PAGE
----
Keywords: Diaphragm; Posture; Breathing; Postural training; Functional lungs volume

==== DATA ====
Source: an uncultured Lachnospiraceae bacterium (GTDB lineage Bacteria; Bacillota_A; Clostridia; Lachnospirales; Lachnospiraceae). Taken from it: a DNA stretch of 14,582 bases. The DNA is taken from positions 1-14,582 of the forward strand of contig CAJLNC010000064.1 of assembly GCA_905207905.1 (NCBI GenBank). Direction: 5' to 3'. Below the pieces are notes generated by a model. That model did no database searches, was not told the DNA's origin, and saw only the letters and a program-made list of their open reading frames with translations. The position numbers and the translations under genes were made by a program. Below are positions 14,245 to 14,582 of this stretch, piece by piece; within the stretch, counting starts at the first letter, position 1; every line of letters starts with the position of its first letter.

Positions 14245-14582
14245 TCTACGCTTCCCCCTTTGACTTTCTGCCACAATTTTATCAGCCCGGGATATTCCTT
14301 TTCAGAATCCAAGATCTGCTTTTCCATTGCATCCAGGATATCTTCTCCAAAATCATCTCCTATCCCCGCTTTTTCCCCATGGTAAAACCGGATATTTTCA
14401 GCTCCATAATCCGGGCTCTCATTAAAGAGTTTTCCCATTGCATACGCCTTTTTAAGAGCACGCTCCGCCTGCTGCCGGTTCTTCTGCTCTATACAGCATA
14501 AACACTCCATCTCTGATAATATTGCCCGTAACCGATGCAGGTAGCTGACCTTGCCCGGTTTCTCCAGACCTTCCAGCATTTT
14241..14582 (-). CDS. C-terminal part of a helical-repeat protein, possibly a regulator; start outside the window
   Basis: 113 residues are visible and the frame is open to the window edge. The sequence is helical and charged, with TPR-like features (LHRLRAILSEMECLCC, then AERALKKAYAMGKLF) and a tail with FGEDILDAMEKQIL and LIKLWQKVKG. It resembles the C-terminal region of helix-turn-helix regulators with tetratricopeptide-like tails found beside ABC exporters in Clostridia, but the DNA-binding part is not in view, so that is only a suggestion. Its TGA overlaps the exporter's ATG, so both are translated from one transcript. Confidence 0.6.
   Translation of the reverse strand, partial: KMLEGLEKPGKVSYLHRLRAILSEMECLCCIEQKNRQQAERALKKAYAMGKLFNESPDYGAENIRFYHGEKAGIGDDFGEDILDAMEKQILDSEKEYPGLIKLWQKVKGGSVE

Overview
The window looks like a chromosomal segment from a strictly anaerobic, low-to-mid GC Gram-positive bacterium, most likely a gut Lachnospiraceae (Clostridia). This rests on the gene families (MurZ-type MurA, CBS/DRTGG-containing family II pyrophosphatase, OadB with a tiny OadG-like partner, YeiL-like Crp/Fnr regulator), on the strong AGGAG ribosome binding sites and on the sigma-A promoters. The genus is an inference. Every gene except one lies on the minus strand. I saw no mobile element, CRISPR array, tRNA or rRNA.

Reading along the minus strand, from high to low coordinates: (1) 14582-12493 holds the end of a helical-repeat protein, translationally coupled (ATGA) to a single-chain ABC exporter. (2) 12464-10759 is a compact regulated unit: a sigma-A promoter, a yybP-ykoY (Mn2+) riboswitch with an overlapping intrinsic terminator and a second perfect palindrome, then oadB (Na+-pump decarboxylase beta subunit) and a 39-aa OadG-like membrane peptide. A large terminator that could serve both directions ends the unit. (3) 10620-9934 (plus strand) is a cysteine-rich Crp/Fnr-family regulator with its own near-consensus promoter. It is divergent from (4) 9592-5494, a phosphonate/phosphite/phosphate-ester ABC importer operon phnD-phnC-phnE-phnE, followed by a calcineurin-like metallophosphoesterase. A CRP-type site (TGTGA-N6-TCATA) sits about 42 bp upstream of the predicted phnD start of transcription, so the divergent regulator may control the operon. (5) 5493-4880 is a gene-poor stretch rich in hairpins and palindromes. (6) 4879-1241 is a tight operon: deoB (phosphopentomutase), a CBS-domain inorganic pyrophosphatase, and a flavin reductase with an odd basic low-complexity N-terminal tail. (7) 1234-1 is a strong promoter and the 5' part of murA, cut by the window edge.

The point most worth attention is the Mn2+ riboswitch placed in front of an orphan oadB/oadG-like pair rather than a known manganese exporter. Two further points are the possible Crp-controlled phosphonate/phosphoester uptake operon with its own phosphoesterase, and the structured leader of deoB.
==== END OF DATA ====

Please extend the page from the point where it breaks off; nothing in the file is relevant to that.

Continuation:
Breathing is provided by skeletal muscles, but it is only partially influenced by the unwanted process. From a kinesiological point of view, it is cyclic, which consists of an active part, an inspiration and a predominantly passive part at expiration. The breathing cycle is controlled by the respiratory centers in the CNS, these respiratory neurons responsible for breathing control are located in the area of the brain stem. These neurons can be divided into less important exponential motoneurons, and more significant insulin motoneurons. Inspiratory motoneurons are more important in this regard, as they are much larger, more multi-faceted, and act as peacekeepers with spontaneous activity, as well as the removal of external stimuli similar to heart nodes. Breathing is considered to be the primary function of the diaphragm. It is estimated that the diaphragm contributes up to two-thirds. Recent studies confirm the diaphragm significantly also participates in postural activity. In the world literature, we mainly meet this topic in the contributions of the physiological society. Thus, the diaphragm has more features, of which the most are currently known as respiratory, postural and sphincter function. The diaphragm is the main inspiratory muscle as coincide by the authors [1-4]. The ratio of her work is about 60% compared to other muscles [5]. In the inspiration the diaphragm contracts and moves downwards. Expiration returns upwards. The range of movement of the diaphragm in the resting breath is about 1.5 cm, which is approximately 350 ml. It can be in the range of 6-10 cm during deep breathing. With the activity of the breathing muscles, the negativity of the interpleural pressure increases. This moment causes the forces of the chest to expand and the retraction force of the lungs not to be in equilibrium, and there is a negative pressure in the lungs relative to the external atmospheric pressure. The air is thus sucked in the direction of the pressure gradient into the lungs. So the inspiration is always active. When reducing the activity of the breathing muscles, the opposite gradient occurs and causes passive exhalation [5,6]. Bitnar [7], however, states that inspiration and expiration are dynamic actions in which breathing and exhaling muscles work in agonist-antagonistic cooperation. The diaphragm is essential for the stabilization of the spine by maintaining the abdominal pressure. The tonic function of the diaphragm has been demonstrated experimentally. The breathing and stabilizing function must be synchronized. An important aspect is the force dimension. High postural demands can occur up to the apnea pause, when the diaphragm is fully active in postural function [8]. It has also been shown that there is an abnormal position of the diaphragm in people with pathogenic lumbar spine during postural more difficult positions. Kolar tested 19 patients with chronic back pain with the result [9]. Another study by the authors proves that the diaphragm is not just a breathing muscle, it is also activated independently of breathing. MRI and EMG results have demonstrated this activation, which supports the theory that the motor activity of the frenic nerve is linked to more than just the respiratory function of the diaphragm [10]. The function of the diaphragm as an outer esophageal sphincter resonates in professional circles at present times. The function of the esophageal animal confirms the results of a study published in Desease of Esophagus in a group of 38 patients suffering from gastro-esophageal reflux [11]. The relationship of the diaphragm and the gastrointestinal tract is a bi-directional system. As Bitnar states, in case of reflux and therefore irritation of the lower part of the esophagus, the voltage of the diaphragm and the destabilization of the TH / L transition always occur. The diaphragm irritation also occurs at the stomach and intestinal tensions. On the contrary, good diaphragmatic function supports bowel motility [4,7].